Tech-Hub Real Estate: 5 Facts
In January, asking home prices rose 1.1 percent month-over-month, the largest monthly gain since June 2013. But the quarter-over-quarter price increase of 2.1 percent remains below spring 2013 levels, when asking prices accelerated at their fastest rate in the recovery. Year-over-year, asking prices are up 11.4 percent nationally and are positive in 97 of the 100 largest metros. To see what’s really happening to housing markets in tech hubs, we looked more broadly at America’s top 10 technology centers. Using Census data, we defined tech hubs as the 10 U.S. metros, among the 100 largest metros, where Internet industries and occupations play the biggest role in the local economy. We focused on this sector because it’s been booming recently – and it’s also been the target of housing tensions. The analysis compares these 10 tech-heavy metros with the other 90 of the 100 largest metros. The top tech hubs in America include San Jose, Calif.; San Francisco; and Oakland, Calif., in the Bay Area; Seattle and San Diego, also on the West Coast; Washington, D.C., and neighboring Bethesda-Frederick-Rockville, Md.; Middlesex County, Mass., the home of Harvard University and the Massachusetts Institute of Technology; and, finally, Raleigh, N.C., and Austin, Texas. This analysis uncovered five truths about housing markets in tech hubs:
Rising Home Prices are in Line with National Average
Today, asking prices have risen most in housing markets that were hardest hit during the bust. The year-over-year price gain for the 10 tech hubs averaged 13.4 percent, ahead of the 11.4 percent gain for the other 90 large metros. The reason for the gap is that tech hubs, relative to other metros, had steeper price declines during the bust and have fewer homes stuck in foreclosure today – and both of those factors are driving the current price rebound. Adjusted for price declines during the bust and foreclosure inventory today, the year-over-year price change is no different in tech hubs, on average, than in other large metros. The year-over-year increase in asking prices among the 10 tech hubs ranged from a high of 24.4 percent in Oakland to a low of 6.5 percent in Raleigh. Only Oakland ranked in the top 10 for year-over-year price increases among the 100 largest metros, while four tech hubs – Middlesex County, Raleigh, Bethesda and Washington – ranked in the bottom half of the list.
Rents are Rising Faster in Tech Hubs than in the Rest of the Country
Nationally, rents rose 3.3 percent year-over-year, but rents are climbing much more steeply in the top three tech hubs – San Jose, Seattle and San Francisco. For the 10 tech hubs overall, rents rose 5.7 percent year-over-year, nearly twice as fast as the 3 percent increase for the other 90 metros. However, rents in tech hubs are high to begin with. At $3,350 for a two-bedroom home, the San Francisco metro area has the most expensive rentals in the country. Although rents in Seattle, Raleigh and Austin are less than half of rents in San Francisco, the typical two-bedroom in a tech hub rents for 37 percent more than in the other 90 metros ($2,053 versus $1,504).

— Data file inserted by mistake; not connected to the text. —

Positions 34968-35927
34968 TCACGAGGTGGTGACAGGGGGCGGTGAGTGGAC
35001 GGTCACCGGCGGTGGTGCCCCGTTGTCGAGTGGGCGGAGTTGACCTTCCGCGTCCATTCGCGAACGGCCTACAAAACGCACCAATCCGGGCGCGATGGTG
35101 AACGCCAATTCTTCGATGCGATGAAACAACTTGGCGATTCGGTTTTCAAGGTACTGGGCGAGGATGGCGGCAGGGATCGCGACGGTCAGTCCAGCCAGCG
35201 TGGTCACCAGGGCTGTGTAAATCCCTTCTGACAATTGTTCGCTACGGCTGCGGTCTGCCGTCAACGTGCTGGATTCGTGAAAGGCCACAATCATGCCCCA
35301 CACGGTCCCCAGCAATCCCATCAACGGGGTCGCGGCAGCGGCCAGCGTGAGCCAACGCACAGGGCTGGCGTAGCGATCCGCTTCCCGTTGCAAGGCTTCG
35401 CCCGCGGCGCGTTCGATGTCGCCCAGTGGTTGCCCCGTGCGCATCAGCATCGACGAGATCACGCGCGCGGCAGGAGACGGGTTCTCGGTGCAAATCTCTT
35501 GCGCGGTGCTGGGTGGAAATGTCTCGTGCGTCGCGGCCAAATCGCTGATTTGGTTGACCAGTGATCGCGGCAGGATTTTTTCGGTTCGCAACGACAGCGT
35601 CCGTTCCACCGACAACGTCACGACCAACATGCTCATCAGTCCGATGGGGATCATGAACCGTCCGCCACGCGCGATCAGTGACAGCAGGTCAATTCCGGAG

Buying a Home in a Tech Hub is much more Expensive than in other Housing Markets
Comparable homes cost 82 percent more in tech hubs, on average, than in other large metros ($242 versus $133 per square foot). And while people living in tech hubs have higher incomes, they’re not high enough to bridge the affordability gap. Just 48 percent of the homes listed for sale in tech hubs were affordable to the middle class (based on median metro household income), versus 63 percent in other metros. Of course, there are huge differences in affordability even among tech hubs: just 14 percent of for-sale homes in San Francisco are affordable, compared with more than 60 percent in Raleigh, Bethesda and Washington. Still, the overall gap between housing prices in tech hubs and other large metros is 82 percent – a huge difference that’s much bigger than the gap in rents.
Housing in Tech Hubs was Expensive even Before the Modern Internet Era
Today, as mentioned above, home prices are 82 percent higher in tech hubs than in other housing markets. But let’s take a trip back in time to 1990, before the dawn of the commercial Internet era, to see if housing was cheaper before tech boomed. Applying historical metro-level price changes from the Federal Housing Finance Agency to current prices per square foot, we found that the same size house in 1990 cost 52 percent more in those 10 tech hubs than in the other large metros. In other words, most of the current 82 percent gap in home prices between tech hubs and other metros predates the modern Internet era. Today’s tech hubs had expensive housing before dot-commers, Internet bubbles and all that came with them. Decades ago, many of the housing markets that would become tech hubs had advantages like major research universities, technically skilled workers, thriving computer manufacturing industries or nice climates. Places with advantages like these tend to be more expensive, and they turned out to be fertile soil for the today’s tech industry.
Housing Affordability in Tech Hubs Depends a lot on Housing Construction
San Francisco’s high home prices are extreme – but so is the lack of construction. Since 1990, there have been just 117 new housing units permitted per 1,000 housing units that existed in 1990 in San Francisco. That’s the lowest of the 10 tech hubs and among the lowest of all the 100 largest metros, even with the recent San Francisco construction boom. Relative to San Francisco, Raleigh and Austin have 10 and eight times as much construction, respectively. Geography limits construction in the Bay Area – it’s hard to build in the ocean, in the bay, or on steep hills – but regulations and development costs hurt, too.